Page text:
|Number 85||September 8, 2000|
Is it starting to seem like Nygaard Notes is all about self-promotion? First the fund-raising issue, then I announce that I'm talking on the radio, now I'm teaching a class! Where will it end? I hate to take up valuable Notes space for this stuff, but I figure Nygaardians might want to know about it. Nothing else to promote in the near future, however, I'm glad to say.
For now, I'm outta space, so it's time to go. Hasta la proxima,
-- from the website of "Minnesota Milestones," a statewide social indicators project
I write about media quite a bit. I guess the word has gotten out, as I have been asked to teach a class on the subject. Some of you may want to attend. It will run for five consecutive Thursday evenings starting October 5th at the Resource Center of the Americas in Minneapolis.
I plan to use a popular education approach to the class, meaning that the exact content will be set in consultation with the students in the group. Nonetheless, here is the semi-official notice to give you an idea of what the class might be about:
"Looking at the World: How the Media Shapes Our Understanding of Foreign Affairs"
"Why is genocide in Kosovo on the front pages while genocide in Turkey is not? Why is the ‘peace process' in the Middle East so confusing? Can I get any useful information from the newspapers? Where else can I look? Who decides what goes into the newspaper, anyway?
"If these are the sorts of questions you often ask yourself, this five-week course is for you. The exact content of the class will be set in consultation between the students and the facilitator, veteran local media-watcher Jeff Nygaard. Some ideas for possible discussions might include such subjects as ‘Race and Class in the Media World,' ‘Where to Find Good Independent Sources of Information,' ‘Structure and Function of the Mass Media,' and ‘How to Decode the News.' Emphasis will be on class participation and how to put what we learn into action. Bring your own ideas! Readings supplied by instructor, based on class discussions."
If you're interested in the class, which costs $50 for members of the Center and $60 for non-members, call the Resource Center at 612-276-0788, or visit their website at www.americas.org and look under "Classes and Conferences."
In the June 30th Star Tribune (Newspaper of the Twin Cities!), on page A9, appeared an article entitled "Sub-Saharan African nations rank lowest on U.N. quality of life list," which reported on what it called "an international ‘quality-of-life rating' released the previous day by the United Nations. (I think this was actually the Human Development Index, which is deserving of a great deal more coverage than it gets, but that's another story.) While it is no doubt true that the poverty- and war-stricken nations of Sub-Saharan Africa are suffering greatly, I thought the real story for Minnesota readers appeared (as they often do) right toward the end of the brief Associated Press article. In the second-to-last paragraph we find the following: "The report also said the United States has the highest level of ‘human poverty' – referring to life expectancy, illiteracy and unemployment – among industrialized nations..."
The reason I think this aspect of the story was "the real story" is simple. If I were editor of the Star Trib, I would place greater emphasis on the news upon which the actions of my readers could have the greatest effect. Since we are in a time of unprecedented prosperity and great budget surpluses, it seems to me that citizens of this great country might be interested in using some of that wealth to drag ourselves out of what should be a humiliating international position. In other words, Editor Nygaard would see this as a scandal and place it in the paper accordingly, perhaps with the following Nygaard Notes Alternative Headline: "United States Poorest Nation Among the Wealthy." Maybe that would get some attention.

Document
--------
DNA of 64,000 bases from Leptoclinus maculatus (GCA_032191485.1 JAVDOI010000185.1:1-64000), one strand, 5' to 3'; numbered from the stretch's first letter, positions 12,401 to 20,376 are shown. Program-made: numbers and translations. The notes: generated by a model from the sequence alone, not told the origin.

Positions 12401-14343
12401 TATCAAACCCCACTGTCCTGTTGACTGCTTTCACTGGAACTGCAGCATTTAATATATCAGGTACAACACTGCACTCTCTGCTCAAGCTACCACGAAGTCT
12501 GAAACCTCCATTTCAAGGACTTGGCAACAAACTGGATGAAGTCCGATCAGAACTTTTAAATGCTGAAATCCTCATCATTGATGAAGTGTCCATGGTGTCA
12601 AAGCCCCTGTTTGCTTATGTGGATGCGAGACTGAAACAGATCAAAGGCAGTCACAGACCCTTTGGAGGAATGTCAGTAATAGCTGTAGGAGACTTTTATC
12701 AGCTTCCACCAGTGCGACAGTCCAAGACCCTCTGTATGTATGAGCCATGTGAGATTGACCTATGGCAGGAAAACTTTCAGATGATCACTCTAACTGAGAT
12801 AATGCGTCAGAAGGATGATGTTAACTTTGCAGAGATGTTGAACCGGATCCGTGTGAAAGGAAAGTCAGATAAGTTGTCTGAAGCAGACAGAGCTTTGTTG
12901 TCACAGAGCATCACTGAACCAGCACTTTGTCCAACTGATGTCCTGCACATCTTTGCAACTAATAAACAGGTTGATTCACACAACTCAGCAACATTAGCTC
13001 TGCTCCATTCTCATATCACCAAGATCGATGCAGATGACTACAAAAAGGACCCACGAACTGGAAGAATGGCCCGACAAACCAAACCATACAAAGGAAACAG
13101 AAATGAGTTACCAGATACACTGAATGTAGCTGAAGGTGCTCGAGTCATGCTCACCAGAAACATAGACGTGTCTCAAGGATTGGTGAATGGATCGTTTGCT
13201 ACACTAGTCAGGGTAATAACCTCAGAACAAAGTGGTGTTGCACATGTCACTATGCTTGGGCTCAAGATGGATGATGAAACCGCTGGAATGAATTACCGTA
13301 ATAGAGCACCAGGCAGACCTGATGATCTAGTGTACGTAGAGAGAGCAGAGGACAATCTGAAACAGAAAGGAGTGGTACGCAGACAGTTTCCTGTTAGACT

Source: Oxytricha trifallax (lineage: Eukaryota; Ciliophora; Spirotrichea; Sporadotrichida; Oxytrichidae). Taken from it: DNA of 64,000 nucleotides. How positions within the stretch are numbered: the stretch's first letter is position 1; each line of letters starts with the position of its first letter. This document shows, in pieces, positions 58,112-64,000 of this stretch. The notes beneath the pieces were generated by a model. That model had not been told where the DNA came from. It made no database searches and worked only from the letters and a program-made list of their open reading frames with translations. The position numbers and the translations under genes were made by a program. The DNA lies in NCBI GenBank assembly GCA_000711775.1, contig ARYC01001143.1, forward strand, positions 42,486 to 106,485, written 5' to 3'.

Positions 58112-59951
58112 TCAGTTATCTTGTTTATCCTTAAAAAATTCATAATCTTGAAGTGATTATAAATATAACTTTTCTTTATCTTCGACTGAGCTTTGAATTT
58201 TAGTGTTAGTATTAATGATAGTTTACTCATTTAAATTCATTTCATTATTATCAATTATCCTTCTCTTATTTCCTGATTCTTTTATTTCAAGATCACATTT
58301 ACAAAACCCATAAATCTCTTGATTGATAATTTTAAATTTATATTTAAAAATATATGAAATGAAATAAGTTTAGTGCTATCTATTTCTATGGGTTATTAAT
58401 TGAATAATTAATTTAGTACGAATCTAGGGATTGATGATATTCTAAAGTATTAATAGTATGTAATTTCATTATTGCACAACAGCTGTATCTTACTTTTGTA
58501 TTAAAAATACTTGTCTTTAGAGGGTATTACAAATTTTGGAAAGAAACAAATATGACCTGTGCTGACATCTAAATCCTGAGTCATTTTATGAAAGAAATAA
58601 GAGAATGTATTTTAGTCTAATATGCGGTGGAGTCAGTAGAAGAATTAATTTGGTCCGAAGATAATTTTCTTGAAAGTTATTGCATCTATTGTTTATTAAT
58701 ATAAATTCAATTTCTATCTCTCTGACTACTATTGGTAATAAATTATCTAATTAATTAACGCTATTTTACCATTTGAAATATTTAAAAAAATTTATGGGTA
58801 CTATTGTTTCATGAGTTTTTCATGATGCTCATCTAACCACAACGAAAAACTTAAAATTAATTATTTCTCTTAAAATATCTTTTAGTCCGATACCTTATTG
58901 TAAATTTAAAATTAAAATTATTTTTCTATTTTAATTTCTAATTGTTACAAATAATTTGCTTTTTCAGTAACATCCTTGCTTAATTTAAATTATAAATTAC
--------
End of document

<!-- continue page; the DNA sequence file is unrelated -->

Three recent media tidbits that I found oddly humorous:
The lead story in the Star Tribune (Newspaper of the Twin Cities!) on Sunday August 27th was a report on a Minnesota Poll on the horse race for the Democratic Party nomination for the Minnesota Senate seat. Currently there are four "major" candidates, Mark Dayton, Mike Ciresi, Jerry Janezich, and Rebecca Yanisch. Toward the end of the article appeared the following: "Dayton's name recognition was higher than all the other candidates, at 88 percent. Ciresi followed at 74 percent, while Janezich and Yanisch dropped from more than 60 percent in a June poll to 57 percent and 54 percent, respectively." If this poll were accurate, we would have to believe that 276,000 Minnesotans who recognized Janezich's name in June somehow forgot in the intervening two months. 138,000 forgot Yanisch. Hmmm...
Reporter Rick Lyman opened his August 1st article in the New York Times, on the subject of television coverage of the Republican National Convention, thusly: "Republican Party elders declared yesterday on every channel that would listen that they intended to put a new, more moderate face on the Republican Party." Halfway through the article he amusingly wrote: "Senator Rod Grams, running for re-election from Minnesota, told the Republican delegates that they were part of ‘the party of opportunity, not the party of oppression.' The party of oppression? Lighten up, dude. Didn't he get the memo?"
In the "Faith and Values" section of the Star Trib on August 26th ran an article on the co-founder of Amway Corporation, entitled "Billionaire Shares Wisdom Gleaned from Faith, Business." The man's name is Rich DeVos, appropriately enough. Paragraph 7 brings us the following delicious quote: "I don't have a problem with my riches, because I don't consider that they're mine. They have been given to me to use. I am the current steward of them, and will be held accountable for how I dispose of them." I have a feeling that if I went over to Mr. DeVos' house and attempted to "steward" some of that stuff over to my house, I would be held accountable in a whole different sort of way.
There have been attempts at various points in the history of the United States to collect, analyze, and report social information, although one wouldn't know it given the lack of such reporting at the present time. During the Progressive Era before World War I, the United States created the U.S. Children's Bureau, and its first director, Julia Lathrop, ordered the creation of the "Handbook of Federal Statistics on Children," which was a compendium of data on infant mortality, birth rates, poverty, and other child indicators.